Different breeds may also be more beneficial in different aspects of production. For example, we noted before that certain breeds of pigs are exceptional mothers, and other breeds are known more for meat quality. If a producer uses one breed of pigs to sire pigs, and another breed to mother pigs, the offspring can benefit from the meat quality of the sire and may perform better as a piglet because of the dam, plus gaining all of the benefits of heterosis.

When we talk about an animal performing better because of heterosis, what do we mean? Will they play better basketball, or be an accomplished dancer? Probably not. With pigs, when we talk about performance, we are largely talking about how well they grow. We want pigs to grow quickly, use their feed efficiently, and grow to a large size – at least in specific muscle groups. We also want our pigs to be physically sound. We want them to be healthy, and able to walk, move, and function without any difficulty.

Crossbreeding animals can have many benefits, from heterosis to genetic variety within a herd, but there are many ways to attain the same goal. Some farmers might use a terminal two-breed cross system with Duroc sires and Landrace dams. Some farmers might use a three-breed cross system, with 50% Berkshire, 50% Hampshire sires and Chester White dams. Other farmers might use a sustaining system, with all animals being the same percentage of the same breeds to maintain a consistent level of heterosis.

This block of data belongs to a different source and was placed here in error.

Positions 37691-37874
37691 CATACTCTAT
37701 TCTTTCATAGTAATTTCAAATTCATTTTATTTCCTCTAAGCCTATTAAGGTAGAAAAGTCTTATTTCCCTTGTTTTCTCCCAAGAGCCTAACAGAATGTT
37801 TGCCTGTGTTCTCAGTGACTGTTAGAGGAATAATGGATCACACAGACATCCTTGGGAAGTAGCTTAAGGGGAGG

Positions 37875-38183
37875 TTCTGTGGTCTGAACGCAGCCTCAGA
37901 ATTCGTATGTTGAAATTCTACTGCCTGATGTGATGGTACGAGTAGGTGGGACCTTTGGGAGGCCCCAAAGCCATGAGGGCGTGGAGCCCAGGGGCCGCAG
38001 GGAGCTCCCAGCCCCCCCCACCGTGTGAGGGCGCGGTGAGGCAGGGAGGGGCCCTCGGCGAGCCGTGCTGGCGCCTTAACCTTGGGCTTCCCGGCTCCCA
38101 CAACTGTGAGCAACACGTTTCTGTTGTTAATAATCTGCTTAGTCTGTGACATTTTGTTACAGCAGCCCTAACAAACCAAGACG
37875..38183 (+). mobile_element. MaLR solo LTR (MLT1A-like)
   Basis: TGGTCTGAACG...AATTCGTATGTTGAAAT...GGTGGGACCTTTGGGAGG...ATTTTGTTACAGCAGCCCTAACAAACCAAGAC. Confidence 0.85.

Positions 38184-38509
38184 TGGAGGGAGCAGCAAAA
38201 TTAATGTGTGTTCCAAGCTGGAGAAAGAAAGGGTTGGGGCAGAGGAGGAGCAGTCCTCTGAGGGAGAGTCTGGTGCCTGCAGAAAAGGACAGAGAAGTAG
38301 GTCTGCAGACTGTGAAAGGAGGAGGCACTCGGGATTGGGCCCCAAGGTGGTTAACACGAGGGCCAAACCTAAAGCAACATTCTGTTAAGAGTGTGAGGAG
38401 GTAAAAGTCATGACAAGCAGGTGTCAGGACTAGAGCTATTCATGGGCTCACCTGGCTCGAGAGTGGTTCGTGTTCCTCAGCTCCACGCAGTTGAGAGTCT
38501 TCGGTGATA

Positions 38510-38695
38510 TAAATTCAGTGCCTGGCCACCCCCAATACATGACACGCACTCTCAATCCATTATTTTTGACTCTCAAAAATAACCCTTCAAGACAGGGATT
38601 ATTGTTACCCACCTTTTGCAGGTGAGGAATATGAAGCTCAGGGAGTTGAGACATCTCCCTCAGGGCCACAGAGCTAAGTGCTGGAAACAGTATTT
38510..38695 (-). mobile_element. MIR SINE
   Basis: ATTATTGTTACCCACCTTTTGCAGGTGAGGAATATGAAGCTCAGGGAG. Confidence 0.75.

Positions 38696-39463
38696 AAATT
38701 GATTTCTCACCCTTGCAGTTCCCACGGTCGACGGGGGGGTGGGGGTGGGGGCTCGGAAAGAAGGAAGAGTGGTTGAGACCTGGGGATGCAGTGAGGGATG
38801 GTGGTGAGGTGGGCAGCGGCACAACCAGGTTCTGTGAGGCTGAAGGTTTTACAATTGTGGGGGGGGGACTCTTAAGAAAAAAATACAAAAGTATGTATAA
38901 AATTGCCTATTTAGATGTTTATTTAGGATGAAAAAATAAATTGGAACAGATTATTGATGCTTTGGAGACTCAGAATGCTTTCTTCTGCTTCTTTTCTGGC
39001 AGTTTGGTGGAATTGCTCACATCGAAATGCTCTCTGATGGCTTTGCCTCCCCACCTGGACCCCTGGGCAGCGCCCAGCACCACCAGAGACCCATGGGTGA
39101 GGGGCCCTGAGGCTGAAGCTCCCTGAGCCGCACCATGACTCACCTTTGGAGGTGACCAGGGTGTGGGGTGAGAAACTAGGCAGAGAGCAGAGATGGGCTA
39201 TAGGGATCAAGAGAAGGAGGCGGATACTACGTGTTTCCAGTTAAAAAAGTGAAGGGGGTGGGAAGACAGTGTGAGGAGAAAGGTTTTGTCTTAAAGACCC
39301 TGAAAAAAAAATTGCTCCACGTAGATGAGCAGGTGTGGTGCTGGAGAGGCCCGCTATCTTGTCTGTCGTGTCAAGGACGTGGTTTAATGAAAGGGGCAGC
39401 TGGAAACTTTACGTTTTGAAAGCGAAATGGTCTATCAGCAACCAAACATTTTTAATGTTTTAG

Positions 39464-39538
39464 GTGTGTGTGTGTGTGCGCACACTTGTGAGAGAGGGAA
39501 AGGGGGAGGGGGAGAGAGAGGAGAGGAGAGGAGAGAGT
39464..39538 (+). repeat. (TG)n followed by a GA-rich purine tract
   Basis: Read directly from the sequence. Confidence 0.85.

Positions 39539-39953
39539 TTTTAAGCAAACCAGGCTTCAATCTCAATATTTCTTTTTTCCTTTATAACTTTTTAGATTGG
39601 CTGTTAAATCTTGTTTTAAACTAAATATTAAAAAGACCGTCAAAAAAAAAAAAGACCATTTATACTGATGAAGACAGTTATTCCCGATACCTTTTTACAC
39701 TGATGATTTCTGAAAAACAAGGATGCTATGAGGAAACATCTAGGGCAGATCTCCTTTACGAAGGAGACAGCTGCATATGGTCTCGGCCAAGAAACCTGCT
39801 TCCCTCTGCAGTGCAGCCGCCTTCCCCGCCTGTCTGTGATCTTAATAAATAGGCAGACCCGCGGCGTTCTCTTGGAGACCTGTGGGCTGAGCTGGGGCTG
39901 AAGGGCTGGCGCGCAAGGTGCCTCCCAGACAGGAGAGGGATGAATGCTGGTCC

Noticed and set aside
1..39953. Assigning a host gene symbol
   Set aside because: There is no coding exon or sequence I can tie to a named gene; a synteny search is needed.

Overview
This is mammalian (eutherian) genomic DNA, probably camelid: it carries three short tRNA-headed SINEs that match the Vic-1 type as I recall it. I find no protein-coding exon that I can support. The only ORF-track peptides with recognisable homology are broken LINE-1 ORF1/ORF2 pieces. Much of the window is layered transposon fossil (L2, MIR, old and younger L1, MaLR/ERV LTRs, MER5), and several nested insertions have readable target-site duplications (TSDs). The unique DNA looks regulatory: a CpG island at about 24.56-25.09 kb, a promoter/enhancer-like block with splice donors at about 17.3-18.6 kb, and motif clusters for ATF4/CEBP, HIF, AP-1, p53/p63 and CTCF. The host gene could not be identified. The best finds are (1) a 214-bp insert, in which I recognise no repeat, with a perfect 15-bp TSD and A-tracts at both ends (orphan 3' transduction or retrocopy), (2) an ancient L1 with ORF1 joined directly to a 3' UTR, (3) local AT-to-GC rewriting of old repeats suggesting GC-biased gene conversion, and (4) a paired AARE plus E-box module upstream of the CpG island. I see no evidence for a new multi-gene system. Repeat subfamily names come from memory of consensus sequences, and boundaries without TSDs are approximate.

Like many things in agriculture, many decisions really come down to what works best for the producer. Some producers value certain characteristics or systems more than others because of their environment, management style, and even local markets.

For more facts about Iowa’s pork industry, check out this resource!

Happy Porktober!


Pig Feed and a Pork Month Snack

Who doesn’t love a good pork chop, bacon or ham? Pork is an nutritious part of a balanced diet. People eat pork to make sure they get adequate amounts of protein, vitamins and minerals along with a delicious meal. However, a lot of work has to happen before the pork hits your plate to ensure that the meat you eat will be high quality, safe and nutritious.

For pigs to produce good quality pork, they need to eat a balanced diet, just like humans do. In fact, pig and human digestive systems aren’t all that different. They’re both monogastrics, meaning they have one simple stomach that digests carbohydrates particularly well. That means that pigs require many of the same nutrients that humans do: carbohydrates, proteins, fat, and vitamins and minerals. Just like humans, the nutrient requirements of the pipigseatingg will differ during different parts of its lifecycle, making the job of a swine nutritionist an important one!